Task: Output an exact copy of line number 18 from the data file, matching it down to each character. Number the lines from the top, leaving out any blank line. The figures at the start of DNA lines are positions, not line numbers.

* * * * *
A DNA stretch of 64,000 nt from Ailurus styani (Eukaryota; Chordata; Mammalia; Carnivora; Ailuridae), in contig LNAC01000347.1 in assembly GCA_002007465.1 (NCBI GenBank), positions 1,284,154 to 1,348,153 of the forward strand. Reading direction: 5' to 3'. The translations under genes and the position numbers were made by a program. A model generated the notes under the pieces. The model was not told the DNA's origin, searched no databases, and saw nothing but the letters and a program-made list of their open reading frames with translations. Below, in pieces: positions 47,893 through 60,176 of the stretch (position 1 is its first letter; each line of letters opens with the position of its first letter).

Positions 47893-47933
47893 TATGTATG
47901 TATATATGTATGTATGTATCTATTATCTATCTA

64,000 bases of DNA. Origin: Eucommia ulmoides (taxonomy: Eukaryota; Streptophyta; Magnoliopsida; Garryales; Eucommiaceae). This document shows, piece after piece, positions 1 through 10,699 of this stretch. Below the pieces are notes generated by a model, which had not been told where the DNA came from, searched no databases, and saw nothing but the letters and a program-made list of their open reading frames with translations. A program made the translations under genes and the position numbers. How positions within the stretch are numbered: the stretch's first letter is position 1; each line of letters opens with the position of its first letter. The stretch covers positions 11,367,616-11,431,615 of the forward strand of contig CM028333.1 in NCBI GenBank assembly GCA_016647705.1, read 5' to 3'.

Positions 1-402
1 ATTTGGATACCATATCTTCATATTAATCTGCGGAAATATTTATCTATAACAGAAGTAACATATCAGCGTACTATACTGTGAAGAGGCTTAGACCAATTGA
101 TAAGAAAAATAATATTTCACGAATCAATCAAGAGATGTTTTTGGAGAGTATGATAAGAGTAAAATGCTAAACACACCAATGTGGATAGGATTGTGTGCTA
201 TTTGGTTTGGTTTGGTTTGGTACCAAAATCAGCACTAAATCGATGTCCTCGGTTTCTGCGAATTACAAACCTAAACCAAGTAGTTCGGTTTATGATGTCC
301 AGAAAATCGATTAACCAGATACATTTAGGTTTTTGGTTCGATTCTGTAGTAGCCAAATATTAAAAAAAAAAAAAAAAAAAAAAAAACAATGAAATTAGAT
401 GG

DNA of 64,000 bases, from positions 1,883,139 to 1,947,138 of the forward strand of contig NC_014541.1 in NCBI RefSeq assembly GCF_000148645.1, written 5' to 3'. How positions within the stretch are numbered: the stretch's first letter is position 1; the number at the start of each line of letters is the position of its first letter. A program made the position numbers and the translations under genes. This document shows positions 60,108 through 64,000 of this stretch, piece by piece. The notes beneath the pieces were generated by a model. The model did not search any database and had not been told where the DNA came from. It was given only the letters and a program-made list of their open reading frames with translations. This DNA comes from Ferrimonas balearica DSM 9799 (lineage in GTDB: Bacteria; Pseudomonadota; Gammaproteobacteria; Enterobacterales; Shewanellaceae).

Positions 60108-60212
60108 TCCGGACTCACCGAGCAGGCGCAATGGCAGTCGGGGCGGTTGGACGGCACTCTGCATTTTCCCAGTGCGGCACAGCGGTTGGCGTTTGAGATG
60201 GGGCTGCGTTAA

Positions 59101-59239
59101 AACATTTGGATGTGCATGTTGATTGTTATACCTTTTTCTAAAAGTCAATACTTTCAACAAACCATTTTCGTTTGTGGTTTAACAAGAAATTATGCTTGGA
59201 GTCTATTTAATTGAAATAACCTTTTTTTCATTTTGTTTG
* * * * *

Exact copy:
59201 GTCTATTTAATTGAAATAACCTTTTTTTCATTTTGTTTG